11 September 2013 | Article
Juliane Zeidler’s hectic working life is fuelled by the positive impact a healthy environment can have on people.
She has worked in the fields of environment and development for more than 20 years and is well known both in Namibia and internationally for her expertise in biodiversity research, climate change adaptation work, especially at the community level, and natural resource management.
On the road with daughter Zafari
As co-founder of Integrated Environmental Consultants of Namibia (IECN) and Namibia-based Natuye – Institute for the Environment Trust, Juliane’s scope is wide. Her projects range from working with rural communities in southern Africa on sustainable natural resource management to implementing national policies and negotiating international environmental agreements.
In her ‘spare’ time Juliane serves as Chair of IUCN’s Commission on Education and Communication, a voluntary role that involves coordinating the efforts of an international network of professionals driving change towards sustainability. A key focus is on capacity building — strengthening the ability of individuals, organizations and societies to make effective use of their resources to achieve their own goals.
Juliane firmly believes that progress in environmental and developmental work can only be achieved by overcoming capacity bottlenecks at the implementation level. That’s why, during the past decade, she has focused on promoting communication, change management and learning. She also believes that conservation and developmental challenges need to be addressed in ways that lead to lasting change on the ground.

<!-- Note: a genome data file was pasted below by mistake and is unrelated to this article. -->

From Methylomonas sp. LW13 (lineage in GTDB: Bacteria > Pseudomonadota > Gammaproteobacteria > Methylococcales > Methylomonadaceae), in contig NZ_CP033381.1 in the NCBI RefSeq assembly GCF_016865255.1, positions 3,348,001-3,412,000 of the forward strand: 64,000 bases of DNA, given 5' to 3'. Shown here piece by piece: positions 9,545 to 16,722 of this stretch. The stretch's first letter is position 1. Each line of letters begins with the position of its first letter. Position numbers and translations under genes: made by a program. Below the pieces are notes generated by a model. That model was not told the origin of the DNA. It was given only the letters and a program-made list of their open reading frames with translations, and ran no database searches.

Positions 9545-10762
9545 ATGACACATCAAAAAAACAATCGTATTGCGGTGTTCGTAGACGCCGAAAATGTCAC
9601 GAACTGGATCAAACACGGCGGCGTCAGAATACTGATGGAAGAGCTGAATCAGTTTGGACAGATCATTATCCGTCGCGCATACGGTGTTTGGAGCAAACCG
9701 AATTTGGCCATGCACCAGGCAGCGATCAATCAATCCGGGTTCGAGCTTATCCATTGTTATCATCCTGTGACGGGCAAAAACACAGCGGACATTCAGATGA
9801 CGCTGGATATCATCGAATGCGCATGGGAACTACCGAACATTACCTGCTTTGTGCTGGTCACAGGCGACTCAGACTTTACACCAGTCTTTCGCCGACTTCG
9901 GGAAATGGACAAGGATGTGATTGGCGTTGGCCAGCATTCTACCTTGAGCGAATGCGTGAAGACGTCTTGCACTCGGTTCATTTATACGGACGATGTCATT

With IECN Juliane helps prepare and implement a range of projects relating to climate change adaptation, biodiversity conservation and sustainable land management. Over the past years she has worked on assignments in many countries in Africa including Angola, Cape Verde, Comoros, Benin, Eritrea, Liberia, Madagascar, Malawi, Mozambique, and Rwanda, to name just a few.
Juliane works closely with young people on natural resource management. Photo by: Holder Kroener
Her motivation to work in the environmental field came at an early age.
“If you had asked me as a 10 year-old what I wanted to do when I am ‘big’ – I would have answered ‘conserve the Amazon’. As life had it in for me, I drove through Africa with my sister after high school in an old Land Cruiser and my motivation to work in development and environment grew further.”
And Juliane’s motivation remains constant:
“I am inspired daily by the diversity of livelihoods around the world, especially in Africa, where I travel for work continuously – and the visible positive impacts a healthy environment has on people.”
A priority for Juliane is to develop young people’s ability to become seasoned conservationists. “It’s important to find the time and refreshed motivation to put young people first; not my deadlines!”
Some of Juliane’s projects combine her ‘day job’ with her CEC work as she describes here:
“Namibia benefited from a two-year long support programme on climate change adaptation – the Africa Adaptation Programme (AAP).
One of Juliane’s greatest challenges is managing her time so that she can act on all the opportunities she encounters to make a difference. This means working her travel schedule around being mum to a three year-old girl.